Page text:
Delivering Drafts Successfully
Episode #6 of the course How to freelance like a pro by Paul Jarvis and Kaleigh Moore
When you’re ready to hand over a first draft to a client, it’s important to use the right language to set the feedback process up for success.
Different Feedback Scenarios
Consider these two client feedback scenarios:
1. “I’ve designed this new homepage. What are your thoughts?”
2. “Here’s my vision for your homepage based on our discussions. I chose fonts and a color palette that feel warm and inviting, instead of cold and harsh. I’ve placed the shopping cart icon and navigation button in their current location because this placement created a 20-30% sales increase for another client I worked with in a parallel industry.”
Which is more likely to get approved? (#2, for sure.)
How you present your work is just as critical as the work itself. You need to share your vision and explain your decisions. Whether it’s writing, programming, design, or illustration, you’ve created the solution for a specific reason. Don’t assume that your client understands your reasoning or thought processes.
Freelancers always need to sell their work, especially to the people who are already paying them to create it.
We’ve found that leading clients through a discussion of the solution—including how it meets their needs, why we’ve made specific decisions, and how it functions—means they’re much more likely to understand and promptly approve the work (rather than requesting arbitrary changes that don’t serve the project goals).
So, how can you increase the odds that clients will approve your drafts and mockups?
How to Deliver Drafts Better
Here are a few recommendations that help make the draft delivering process successful and effective:
• Talk about results, not technical details. Clients rarely care about technical stuff. They do care about how your work will affect their business in a positive way. Focus your presentations and discussions on results.
• Don’t assume questions are change requests. If a client asks a question about your work, don’t immediately offer to make a change. Instead, consider it an opportunity to teach, explain, or dig deeper into why they’re asking the question in the first place.
• Provide reasons for everything. If you’re writing, designing, programming, etc., you’re drawing on your experience, knowledge, and skills to guide every decision. Be sure you can explain why you’ve made certain choices and created what you’re now presenting.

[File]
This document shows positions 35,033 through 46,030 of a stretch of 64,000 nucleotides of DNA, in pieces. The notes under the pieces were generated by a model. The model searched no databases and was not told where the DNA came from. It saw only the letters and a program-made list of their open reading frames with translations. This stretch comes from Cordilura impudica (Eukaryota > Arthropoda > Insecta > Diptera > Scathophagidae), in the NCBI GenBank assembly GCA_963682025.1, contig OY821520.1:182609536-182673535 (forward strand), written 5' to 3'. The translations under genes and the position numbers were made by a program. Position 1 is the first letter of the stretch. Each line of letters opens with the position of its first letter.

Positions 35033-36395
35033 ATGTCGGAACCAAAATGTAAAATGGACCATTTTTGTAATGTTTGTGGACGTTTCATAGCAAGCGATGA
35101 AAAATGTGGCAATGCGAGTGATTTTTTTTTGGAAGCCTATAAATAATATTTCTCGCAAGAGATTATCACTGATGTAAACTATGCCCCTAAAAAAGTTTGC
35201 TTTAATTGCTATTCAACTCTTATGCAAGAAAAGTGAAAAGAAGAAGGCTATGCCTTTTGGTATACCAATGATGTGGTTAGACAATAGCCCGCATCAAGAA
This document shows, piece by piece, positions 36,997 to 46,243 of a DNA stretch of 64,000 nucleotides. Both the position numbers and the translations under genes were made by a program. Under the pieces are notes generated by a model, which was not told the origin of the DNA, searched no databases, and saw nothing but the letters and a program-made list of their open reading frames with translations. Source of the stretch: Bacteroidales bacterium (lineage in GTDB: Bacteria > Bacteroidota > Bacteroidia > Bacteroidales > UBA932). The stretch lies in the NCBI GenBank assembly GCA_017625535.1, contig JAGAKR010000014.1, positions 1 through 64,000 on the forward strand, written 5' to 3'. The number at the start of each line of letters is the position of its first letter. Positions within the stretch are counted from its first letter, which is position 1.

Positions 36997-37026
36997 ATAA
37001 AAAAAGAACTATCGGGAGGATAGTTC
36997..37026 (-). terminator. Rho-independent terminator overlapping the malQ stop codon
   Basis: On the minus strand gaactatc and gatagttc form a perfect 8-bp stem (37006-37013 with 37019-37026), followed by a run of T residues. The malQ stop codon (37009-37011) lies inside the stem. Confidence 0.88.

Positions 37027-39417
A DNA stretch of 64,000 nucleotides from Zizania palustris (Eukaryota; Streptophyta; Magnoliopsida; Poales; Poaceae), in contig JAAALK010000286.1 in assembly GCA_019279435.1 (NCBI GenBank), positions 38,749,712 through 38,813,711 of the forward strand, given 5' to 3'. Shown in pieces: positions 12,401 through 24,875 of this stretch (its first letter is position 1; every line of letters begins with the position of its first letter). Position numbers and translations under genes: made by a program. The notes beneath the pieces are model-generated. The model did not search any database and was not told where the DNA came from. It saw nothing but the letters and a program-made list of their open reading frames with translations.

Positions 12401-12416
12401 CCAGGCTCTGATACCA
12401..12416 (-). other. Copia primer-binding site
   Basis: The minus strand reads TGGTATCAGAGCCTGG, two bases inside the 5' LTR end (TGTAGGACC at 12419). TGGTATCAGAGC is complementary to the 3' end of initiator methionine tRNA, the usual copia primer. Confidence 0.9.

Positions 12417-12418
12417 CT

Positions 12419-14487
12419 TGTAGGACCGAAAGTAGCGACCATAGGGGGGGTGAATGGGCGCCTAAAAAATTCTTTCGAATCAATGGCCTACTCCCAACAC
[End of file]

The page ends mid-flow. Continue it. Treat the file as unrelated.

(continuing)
• Never get defensive or arrogant. When you show your work, it’s your client’s turn to critique it. That’s part of the process, and it’s important not to take their comments personally or get attached to the work itself. If a client wants a larger font size or a page re-written in first instead of third person, it’s not an attack on your abilities. Consider that any feedback, positive or negative, is directed at your work, not at you.
• Listen. After you’ve shared your work and discussed the how and why of what you’ve done, it’s time to shut up and listen to what your client has to say. Take notes, record the call, and pay attention. What do they like? What don’t they like? And more importantly, what’s at the root of their requests?
• Be proud of your work. Never present work you aren’t 100% stoked about. You’re ultimately responsible for the work you put into the world and use to grow your portfolio, so it might as well be work you’re proud to share.
Clients don’t care about the nerdy details. They care about how the work will solve their problems. If you can illustrate that (figuratively or literally), then they’ll approve the work faster with fewer change requests.
Let’s go a bit deeper into this topic next time. Tomorrow, we’ll go over guiding clients through an effective editing process.
‘Till next time,
Paul and Kaleigh
The 4-Hour Workweek by Timothy Ferriss
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